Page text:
Date: Sunday, November 7, 2021
Session Type: Poster Session B
Session Time: 8:30AM-10:30AM
Background/Purpose: A real-world current state of RA patients in Massachusetts (MA) is analyzed to provide a novel assessment of demographics, treatment patterns, and clinical settings of care, with particular focus on initial and subsequent prescribing patterns of DMARDs.
Methods: This was a retrospective cohort analysis of the MA Center for Health Information and Analysis all-payers claims database from 2013-2017, which aggregates claims data covering ~70% of the population, excluding traditional (fee-for-service) Medicare. The analytic cohort included all adults (18+ years) with ³2 RA-related claims on different dates. The treated cohort required ³1 claim for a conventional synthetic, biologic, or targeted synthetic DMARD (csDMARD, bDMARD, or tsDMARD, respectively). Further analysis included treatment patterns by year, demographics, medication, and specialization level (non-rheumatology (i.e. PCP and other specialty), general rheumatology, or a designated RA Center of Excellence).
Results: The analytic cohort comprised 70,613 patients. The majority were female (74.7%), age ³45 years (86.6%), index date in 2013 (54.6%), the latter suggesting established RA diagnoses. (Table 1) The treated cohort included 39,062 patients (55.3%), of which 13,149 (33.7%) received only a single csDMARD, predominately HCQ (46.4%) or MTX (44.9%). HCQ as a single agent was more common in female patients of childbearing age, with HCQ use falling steadily with increasing age, opposite that of MTX. An additional 14.1% received >1 csDMARD, either sequentially (1.4%) or in combination (12.7%). MTX plus HCQ was the most common regimen in 84.8% of patients on combination therapy. Triple therapy (MTX, HCQ, and SSZ) was taken by 3.6% of patients receiving combination csDMARD-only therapy. (Table 2)
A bDMARD and/or tsDMARD was taken by 20,392 patients (52.2%), of which 9,247 (45.3%) had claims for >1 bDMARD or tsDMARD, suggesting a regimen change. (Table 2) Among a subcohort of 3,495 patients who took ³1 bDMARD or tsDMARD with ³6 months of prescribing data prior to the first prescription, etanercept (ETN) and adalimumab (ADA) were the most common initial agents (66.3%). Of those, 998 patients (28.6%) had claims for a second bDMARD or tsDMARD. Of 998, a TNF-inhibitor (TNFi) was the first agent in 818 (82.0%), and the second agent for the majority was another TNFi (70.3%), followed by other bDMARD (20.5%) and tsDMARD (9.2%). (Table 3)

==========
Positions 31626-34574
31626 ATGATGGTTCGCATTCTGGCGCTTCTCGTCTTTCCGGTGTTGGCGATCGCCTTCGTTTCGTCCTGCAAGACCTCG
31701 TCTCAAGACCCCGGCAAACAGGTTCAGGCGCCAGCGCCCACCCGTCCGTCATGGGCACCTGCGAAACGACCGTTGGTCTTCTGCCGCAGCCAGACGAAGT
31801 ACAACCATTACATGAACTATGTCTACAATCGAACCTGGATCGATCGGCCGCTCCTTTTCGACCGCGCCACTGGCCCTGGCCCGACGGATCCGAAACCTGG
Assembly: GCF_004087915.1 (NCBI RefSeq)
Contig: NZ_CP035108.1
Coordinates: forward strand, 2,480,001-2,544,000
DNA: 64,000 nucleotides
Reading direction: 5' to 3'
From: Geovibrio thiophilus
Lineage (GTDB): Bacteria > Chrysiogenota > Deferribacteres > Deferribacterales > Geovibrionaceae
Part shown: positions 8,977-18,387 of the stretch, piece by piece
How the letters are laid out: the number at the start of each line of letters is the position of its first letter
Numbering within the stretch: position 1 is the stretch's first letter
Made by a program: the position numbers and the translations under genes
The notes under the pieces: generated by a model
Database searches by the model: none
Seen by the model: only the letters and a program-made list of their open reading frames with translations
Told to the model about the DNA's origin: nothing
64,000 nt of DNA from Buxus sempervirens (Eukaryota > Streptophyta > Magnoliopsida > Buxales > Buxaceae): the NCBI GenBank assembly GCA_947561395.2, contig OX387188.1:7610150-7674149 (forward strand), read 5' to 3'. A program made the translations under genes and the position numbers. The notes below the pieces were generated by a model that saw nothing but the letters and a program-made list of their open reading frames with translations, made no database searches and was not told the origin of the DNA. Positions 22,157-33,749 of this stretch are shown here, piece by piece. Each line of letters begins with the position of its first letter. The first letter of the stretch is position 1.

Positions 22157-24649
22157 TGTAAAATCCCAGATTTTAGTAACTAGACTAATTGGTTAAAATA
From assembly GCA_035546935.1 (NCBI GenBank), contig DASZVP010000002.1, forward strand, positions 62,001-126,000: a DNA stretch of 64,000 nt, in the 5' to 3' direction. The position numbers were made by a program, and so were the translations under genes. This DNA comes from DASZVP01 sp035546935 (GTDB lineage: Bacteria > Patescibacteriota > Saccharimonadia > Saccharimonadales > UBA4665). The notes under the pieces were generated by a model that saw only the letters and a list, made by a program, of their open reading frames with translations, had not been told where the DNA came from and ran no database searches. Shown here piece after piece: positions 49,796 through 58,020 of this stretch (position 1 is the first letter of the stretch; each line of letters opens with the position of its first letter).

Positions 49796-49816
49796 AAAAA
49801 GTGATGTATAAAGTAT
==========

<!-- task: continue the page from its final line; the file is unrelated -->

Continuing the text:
Specialization level was rheumatology for 40.7% of the analysis cohort, 50.6% of the treated cohort, and 77.7% of those initiating a bDMARD or tsDMARD. (Table 1). Drug selection varied by specialization level. Among the 8,390 (21.5%) patients receiving a single TNFi agent (+/- csDMARD), more patients received ETN and ADA in rheumatology settings and infliximab in non-rheumatology settings.
Conclusion: Overall, DMARD prescribing was low, and there was a high level of HCQ monotherapy and TNFi use. An unexpectedly high number of RA patients in MA were treated in non-rheumatology settings. This first state-wide current state analysis of RA in MA elucidates treatment patterns for RA in the United States, highlighting opportunities for practice improvement and helping to direct treatments in a timely and patient-centered fashion.
To cite this abstract in AMA style:Matza M, Fox D, Larholt K, Fritsche D, Apgar E, Puthran M, Hirsch G, Bolster M. Rheumatoid Arthritis Treatment Patterns in Massachusetts: Informative Findings from Insurance Claims Data [abstract]. Arthritis Rheumatol. 2021; 73 (suppl 9). https://acrabstracts.org/abstract/rheumatoid-arthritis-treatment-patterns-in-massachusetts-informative-findings-from-insurance-claims-data/. Accessed February 3, 2023.
« Back to ACR Convergence 2021
ACR Meeting Abstracts - https://acrabstracts.org/abstract/rheumatoid-arthritis-treatment-patterns-in-massachusetts-informative-findings-from-insurance-claims-data/